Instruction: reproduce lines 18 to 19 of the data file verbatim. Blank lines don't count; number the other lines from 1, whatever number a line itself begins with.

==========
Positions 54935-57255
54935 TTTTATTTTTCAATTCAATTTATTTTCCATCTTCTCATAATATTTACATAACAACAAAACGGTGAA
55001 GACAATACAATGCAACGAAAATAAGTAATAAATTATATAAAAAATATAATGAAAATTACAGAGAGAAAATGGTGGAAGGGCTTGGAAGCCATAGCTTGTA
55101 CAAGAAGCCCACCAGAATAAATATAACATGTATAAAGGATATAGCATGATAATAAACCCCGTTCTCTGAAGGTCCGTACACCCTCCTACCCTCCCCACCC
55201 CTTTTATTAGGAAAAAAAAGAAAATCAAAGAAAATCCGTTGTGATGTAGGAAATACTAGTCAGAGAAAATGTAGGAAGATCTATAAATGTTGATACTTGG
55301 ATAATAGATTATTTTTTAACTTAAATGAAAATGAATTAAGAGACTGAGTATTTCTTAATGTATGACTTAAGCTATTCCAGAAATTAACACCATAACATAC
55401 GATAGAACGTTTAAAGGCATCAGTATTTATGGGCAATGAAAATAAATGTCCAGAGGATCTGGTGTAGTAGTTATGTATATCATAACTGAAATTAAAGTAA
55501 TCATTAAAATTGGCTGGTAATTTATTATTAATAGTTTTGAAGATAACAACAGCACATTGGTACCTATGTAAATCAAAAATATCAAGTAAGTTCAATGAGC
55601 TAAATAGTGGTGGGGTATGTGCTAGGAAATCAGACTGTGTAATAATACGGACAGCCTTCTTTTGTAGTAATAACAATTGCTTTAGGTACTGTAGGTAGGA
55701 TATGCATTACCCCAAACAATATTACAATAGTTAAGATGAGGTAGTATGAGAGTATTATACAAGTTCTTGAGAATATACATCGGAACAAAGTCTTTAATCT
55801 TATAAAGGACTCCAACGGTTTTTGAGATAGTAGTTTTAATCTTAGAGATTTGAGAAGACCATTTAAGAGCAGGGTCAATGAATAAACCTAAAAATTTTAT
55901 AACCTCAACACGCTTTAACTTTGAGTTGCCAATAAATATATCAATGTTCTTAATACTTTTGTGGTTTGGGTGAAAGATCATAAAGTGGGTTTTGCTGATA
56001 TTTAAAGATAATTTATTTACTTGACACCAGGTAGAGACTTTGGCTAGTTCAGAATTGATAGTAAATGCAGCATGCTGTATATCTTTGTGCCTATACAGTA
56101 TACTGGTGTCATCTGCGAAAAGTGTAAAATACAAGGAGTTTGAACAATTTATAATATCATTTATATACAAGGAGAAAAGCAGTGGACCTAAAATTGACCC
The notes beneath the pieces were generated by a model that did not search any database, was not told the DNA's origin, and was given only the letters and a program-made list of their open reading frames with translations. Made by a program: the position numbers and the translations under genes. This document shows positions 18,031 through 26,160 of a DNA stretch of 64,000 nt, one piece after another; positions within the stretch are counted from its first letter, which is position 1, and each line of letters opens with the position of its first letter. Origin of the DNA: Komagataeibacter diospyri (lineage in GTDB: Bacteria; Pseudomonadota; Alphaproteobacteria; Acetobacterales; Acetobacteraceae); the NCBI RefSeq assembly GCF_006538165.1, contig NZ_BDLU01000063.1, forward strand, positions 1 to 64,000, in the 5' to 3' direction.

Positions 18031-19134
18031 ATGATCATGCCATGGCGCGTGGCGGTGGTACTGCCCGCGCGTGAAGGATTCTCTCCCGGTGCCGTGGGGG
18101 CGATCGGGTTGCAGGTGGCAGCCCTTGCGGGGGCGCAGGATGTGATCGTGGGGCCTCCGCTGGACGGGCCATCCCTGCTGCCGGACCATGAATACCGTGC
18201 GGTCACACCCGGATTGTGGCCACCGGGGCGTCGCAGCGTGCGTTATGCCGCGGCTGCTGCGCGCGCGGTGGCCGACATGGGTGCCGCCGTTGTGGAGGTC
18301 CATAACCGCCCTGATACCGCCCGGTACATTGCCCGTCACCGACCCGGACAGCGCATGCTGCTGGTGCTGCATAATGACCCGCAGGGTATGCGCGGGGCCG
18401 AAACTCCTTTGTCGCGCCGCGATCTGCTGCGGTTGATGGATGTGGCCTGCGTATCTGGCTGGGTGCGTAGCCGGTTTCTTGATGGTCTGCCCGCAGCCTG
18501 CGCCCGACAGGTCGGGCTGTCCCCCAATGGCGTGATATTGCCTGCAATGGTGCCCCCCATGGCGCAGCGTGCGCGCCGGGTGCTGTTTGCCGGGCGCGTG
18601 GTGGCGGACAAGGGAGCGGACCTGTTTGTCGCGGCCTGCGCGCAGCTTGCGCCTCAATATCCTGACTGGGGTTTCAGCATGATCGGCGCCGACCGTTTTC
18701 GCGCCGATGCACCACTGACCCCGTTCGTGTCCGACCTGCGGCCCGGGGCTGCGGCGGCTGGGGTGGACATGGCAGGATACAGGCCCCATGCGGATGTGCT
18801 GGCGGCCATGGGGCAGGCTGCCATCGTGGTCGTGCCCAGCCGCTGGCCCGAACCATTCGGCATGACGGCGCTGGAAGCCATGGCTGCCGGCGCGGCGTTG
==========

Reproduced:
18101 CGATCGGGTTGCAGGTGGCAGCCCTTGCGGGGGCGCAGGATGTGATCGTGGGGCCTCCGCTGGACGGGCCATCCCTGCTGCCGGACCATGAATACCGTGC
18201 GGTCACACCCGGATTGTGGCCACCGGGGCGTCGCAGCGTGCGTTATGCCGCGGCTGCTGCGCGCGCGGTGGCCGACATGGGTGCCGCCGTTGTGGAGGTC